Title page for ETD etd-04132004-074926


Type of Document Master's Thesis
Author Penczek, Gregory A
URN etd-04132004-074926
Title An Examination of the Relationship between Psychological Conditions and the Incidence of Athletic Injury
Degree Master of Science (M.S.)
Department Kinesiology
Advisory Committee
Advisor Name Title
Melinda Solmon Committee Chair
Amelia Lee Committee Member
Laura Hensley Committee Member
Keywords
  • stress-injury relationship
  • mental disorder
  • life-stress
Date of Defense 2004-04-08
Availability unrestricted
Abstract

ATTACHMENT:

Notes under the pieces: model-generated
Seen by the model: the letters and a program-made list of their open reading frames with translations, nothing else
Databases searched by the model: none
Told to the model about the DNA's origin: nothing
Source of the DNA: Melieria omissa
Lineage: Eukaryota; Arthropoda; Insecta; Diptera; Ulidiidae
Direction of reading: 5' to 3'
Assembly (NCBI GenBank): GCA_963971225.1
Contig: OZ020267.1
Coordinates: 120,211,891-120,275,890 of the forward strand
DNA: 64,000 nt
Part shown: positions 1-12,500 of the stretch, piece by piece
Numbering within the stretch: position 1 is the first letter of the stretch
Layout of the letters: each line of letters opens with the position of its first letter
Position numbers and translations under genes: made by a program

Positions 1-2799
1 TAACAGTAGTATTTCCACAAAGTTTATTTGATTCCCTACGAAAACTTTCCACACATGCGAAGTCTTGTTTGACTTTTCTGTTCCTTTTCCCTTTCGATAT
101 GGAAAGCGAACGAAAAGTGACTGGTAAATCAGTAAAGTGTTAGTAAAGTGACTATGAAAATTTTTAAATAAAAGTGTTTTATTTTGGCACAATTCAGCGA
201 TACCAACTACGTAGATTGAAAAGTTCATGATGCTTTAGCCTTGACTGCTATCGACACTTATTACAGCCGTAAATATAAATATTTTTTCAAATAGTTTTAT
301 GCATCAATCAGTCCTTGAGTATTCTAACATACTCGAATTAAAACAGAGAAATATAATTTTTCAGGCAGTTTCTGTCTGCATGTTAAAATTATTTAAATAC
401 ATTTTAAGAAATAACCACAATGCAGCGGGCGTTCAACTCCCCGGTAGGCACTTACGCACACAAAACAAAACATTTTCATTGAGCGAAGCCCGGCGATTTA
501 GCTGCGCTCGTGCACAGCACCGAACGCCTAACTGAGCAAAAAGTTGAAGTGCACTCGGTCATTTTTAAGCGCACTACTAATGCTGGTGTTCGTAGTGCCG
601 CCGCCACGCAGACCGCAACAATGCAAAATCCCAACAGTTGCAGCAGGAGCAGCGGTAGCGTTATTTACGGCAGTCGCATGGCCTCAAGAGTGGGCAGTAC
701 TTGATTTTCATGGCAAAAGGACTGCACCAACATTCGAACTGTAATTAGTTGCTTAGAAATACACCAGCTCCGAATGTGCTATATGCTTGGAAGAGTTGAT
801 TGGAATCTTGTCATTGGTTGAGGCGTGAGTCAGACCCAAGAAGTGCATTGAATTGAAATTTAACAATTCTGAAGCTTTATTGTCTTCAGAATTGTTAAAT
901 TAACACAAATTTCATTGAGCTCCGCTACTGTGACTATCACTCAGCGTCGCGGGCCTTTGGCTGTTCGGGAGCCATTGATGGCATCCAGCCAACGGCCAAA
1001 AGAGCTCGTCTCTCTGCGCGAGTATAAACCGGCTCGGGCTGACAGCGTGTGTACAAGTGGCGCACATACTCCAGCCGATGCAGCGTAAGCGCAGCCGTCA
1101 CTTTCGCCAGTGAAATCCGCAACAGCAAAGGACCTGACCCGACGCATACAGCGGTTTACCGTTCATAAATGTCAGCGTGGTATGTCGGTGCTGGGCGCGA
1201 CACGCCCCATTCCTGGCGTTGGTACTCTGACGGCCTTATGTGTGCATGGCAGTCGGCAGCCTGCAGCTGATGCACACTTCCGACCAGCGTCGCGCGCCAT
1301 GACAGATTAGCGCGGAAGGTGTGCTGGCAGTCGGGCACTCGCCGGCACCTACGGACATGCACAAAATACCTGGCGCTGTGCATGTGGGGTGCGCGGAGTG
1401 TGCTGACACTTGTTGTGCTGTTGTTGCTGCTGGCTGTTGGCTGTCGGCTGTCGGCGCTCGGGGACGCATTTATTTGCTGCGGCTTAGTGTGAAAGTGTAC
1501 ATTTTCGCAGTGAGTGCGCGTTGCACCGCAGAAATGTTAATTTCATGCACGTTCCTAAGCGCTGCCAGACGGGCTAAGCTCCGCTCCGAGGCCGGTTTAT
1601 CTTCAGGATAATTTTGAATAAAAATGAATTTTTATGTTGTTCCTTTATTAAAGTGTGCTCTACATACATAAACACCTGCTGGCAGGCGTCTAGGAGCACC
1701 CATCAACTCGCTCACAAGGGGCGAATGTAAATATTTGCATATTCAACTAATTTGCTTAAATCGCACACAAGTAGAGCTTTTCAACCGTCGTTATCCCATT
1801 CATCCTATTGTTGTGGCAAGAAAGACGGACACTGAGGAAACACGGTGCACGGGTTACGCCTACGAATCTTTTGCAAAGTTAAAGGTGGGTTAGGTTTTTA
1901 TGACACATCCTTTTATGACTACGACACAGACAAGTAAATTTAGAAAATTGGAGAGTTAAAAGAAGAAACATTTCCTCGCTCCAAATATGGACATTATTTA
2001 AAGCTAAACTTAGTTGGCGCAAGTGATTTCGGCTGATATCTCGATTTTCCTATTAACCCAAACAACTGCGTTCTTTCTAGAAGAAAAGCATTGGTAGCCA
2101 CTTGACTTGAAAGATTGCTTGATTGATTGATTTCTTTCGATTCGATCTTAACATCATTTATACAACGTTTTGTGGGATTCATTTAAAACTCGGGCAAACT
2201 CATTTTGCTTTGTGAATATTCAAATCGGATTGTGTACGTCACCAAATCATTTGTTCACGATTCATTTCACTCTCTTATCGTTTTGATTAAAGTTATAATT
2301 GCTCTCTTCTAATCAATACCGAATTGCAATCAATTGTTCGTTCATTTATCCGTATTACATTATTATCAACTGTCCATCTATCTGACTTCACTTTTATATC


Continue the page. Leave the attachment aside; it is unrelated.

The purpose if this investigation was to examine injury rates among college athletes with a diagnosed psychological condition/mental disorder. Participants were drawn from a pool of 440 male and female intercollegiate athletes (ages 18-26 years). All subjects with a psychological disorder were then identified (n=38) and placed in the diagnosis group. A second group was then selected, which consisted of matched pairs of athletes without a psychological diagnosis. Twelve sports were represented in the sample population with an equal number of male (n=26) and female (n=12) participants in each group. The athletic training database was examined via query to identify each athlete’s specific psychological diagnosis (or lack thereof), number of injuries, and injury severity per occurrence. Chi-square analysis revealed that subjects in the diagnosed group suffered a significantly higher frequency of total injuries than subjects in the non-diagnosed group. Further analysis of injury severity within the two groups showed that diagnosed males had a higher frequency of mild and moderate injuries than non-diagnosed males. A significant difference was also found between females in each group, with diagnosed females have a higher frequency of mild injuries. Examination of gender differences within each group revealed that diagnosed males had a higher frequency of mild and moderate injuries than females, while analysis of the non-diagnosed group showed a higher frequency of mild injuries in males, and moderate injuries in females. Further analysis of overall gender differences revealed that males had a higher frequency of mild and severe injuries when compared to females. The results of this study are consistent with previous research findings that suggest increased stress predisposes an athlete to injury. Future research should continue to examine the relationship between psychological conditions and the incidence of athletic injury.
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